Diamond History Have you ever wondered, how old really, are the diamonds we see around us? Diamonds are aptly called as messengers from the deep earth. Scientists having been studying them closely to understand what goes on into the otherwise inaccessible depths from which they come. But the messages are often hard to read.
Recently, a team has come up with a way to determine the age of diamonds with inclusions, and the chemistry of their parent material. The research has allowed them to map out geologic events going back more than a billion years – which is of huge significance not only in the study of diamonds, but of planetary evolution.
Nature of Diamonds
Gem-quality diamonds are grid-like structures of nearly pure carbon. This purity (being made of just one element) gives them them their brilliance; but it also means they carry very little information about their age and origin.
However, some lower-grade diamonds contain imperfections in the form of tiny pockets of liquid – essentially what’s left of the more complex fluids from which the diamond crystals evolved.
By analyzing these fluid filled imperfections, the scientists through a new study worked out the times when different diamonds formed, and the shifting chemical conditions around them.
What Do We Know So Far On Diamonds?
Most diamonds are believed to have formed some 150 to 200 kilometers under the surface, in relatively cool masses of rock beneath the continents. This may have happened as far back as 3.5 billion years, and probably continues even today at some rate. Occasionally, these diamonds in the making or completed are carried upward by powerful, volcanic eruptions called kimberlites.
Much of what we know about diamonds comes from lab experiments, and studies of other minerals and rocks that come up with the diamonds, or are sometimes even encased within them. Fibrous, dirty-looking diamond pieces containing solid or liquid impurities would disqualify them as jewelry, but carry potentially valuable chemical information.
Up to now, most researchers have concentrated on solid inclusions, such as tiny bits of garnet, to determine the ages of diamonds. But the ages that solid inclusions indicate can be debatable, because the inclusions may or may not have formed at the same time as the diamond itself. Encapsulated fluids, on the other hand, are the real thing, the stuff from which the diamond itself formed.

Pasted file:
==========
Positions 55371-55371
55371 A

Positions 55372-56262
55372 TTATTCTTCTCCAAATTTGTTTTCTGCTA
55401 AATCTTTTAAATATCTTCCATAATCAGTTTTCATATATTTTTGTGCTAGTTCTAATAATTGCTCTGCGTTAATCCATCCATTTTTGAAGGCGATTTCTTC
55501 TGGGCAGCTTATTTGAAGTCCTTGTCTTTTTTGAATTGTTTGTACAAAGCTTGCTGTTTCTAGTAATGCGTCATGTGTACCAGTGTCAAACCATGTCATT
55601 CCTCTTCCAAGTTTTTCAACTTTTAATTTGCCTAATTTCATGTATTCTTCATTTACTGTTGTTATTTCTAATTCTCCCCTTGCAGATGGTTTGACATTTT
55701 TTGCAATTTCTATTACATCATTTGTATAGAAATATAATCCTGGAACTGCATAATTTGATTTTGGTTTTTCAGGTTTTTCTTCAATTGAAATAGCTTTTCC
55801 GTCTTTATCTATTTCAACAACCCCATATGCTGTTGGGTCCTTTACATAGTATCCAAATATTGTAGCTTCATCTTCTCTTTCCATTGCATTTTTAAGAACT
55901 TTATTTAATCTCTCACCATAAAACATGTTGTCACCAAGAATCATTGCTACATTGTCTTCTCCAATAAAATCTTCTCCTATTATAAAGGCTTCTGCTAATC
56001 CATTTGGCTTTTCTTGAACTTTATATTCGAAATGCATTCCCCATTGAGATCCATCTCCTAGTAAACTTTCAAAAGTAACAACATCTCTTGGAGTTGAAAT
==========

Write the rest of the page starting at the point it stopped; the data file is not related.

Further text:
Method Of Diamond Fluid research
What the scientist did different this time was find a way to date the fluids. They did this by measuring traces of radioactive thorium and uranium, and their ratios to helium-4, a rare isotope that results from their decay.
The scientists also figured out the maximum rate at which the nimble little helium molecules can leak out of the diamond – without which data, conclusions about ages based on the abundance of the isotope could be thrown far off. (As it turns out, diamonds are very good at containing helium.)
The team identified three distinct periods of diamond formation. These all took place within separate rock masses that eventually combined into present-day Africa.
- The oldest took place between 2.6 billion and 700 million years ago. Fluid inclusions from that time show a distinct composition, extremely rich in carbonate minerals. The period also coincided with the buildup of great mountain ranges on the surface, apparently from the collisions and squishing together of the rocks. These collisions may have had something to do with production of the carbonate-rich fluids below, although exactly how is vague, the researchers say.
- The next diamond-formation phase spanned a possible time frame of 550 million to 300 million years ago, as the proto-African continent continued to rearrange itself. At this time, the liquid inclusions show, the fluids were high in silica minerals, indicating a shift in subterranean conditions. The period also coincided with another major mountain-building episode.
- The most recent known phase took place between 130 million years and 85 million years ago. Again, the fluid composition switched: Now, it was high in saline compounds containing sodium and potassium. This suggests that the carbon from which these diamonds formed did not come directly from the deep earth, but rather from an ocean floor that was dragged under a continental mass by subduction. This idea, that some diamonds’ carbon may be recycled from the surface, was once considered improbable, but recent research b has increased its likelihood.
- One interesting find: At least one diamond encapsulated fluid from both the oldest and youngest eras. The shows that new layers can be added to old crystals, allowing individual diamonds to evolve over vast periods of time.
It was at the end of this most recent period, when Africa had largely assumed its current shape, that a great bloom of kimberlite eruptions carried all the diamonds the scientists studied to the surface. The solidified remains of these eruptions were discovered in the 1870s, and became the famous De Beers mines. Exactly what caused them to erupt is still part of the puzzle.
The tiny diamond-encased droplets provide a rare way to link events that took place long ago on the surface with what was going on at the same time far below.
When quizzed whether the findings could help geologists find new diamond deposits, the research team relied “Probably not,” . But, added, the method could be applied to other diamond-producing areas of the world, including Australia, Brazil, and northern Canada and Russia, to disentangle the deep histories of those regions, and develop new insights into how continents evolve.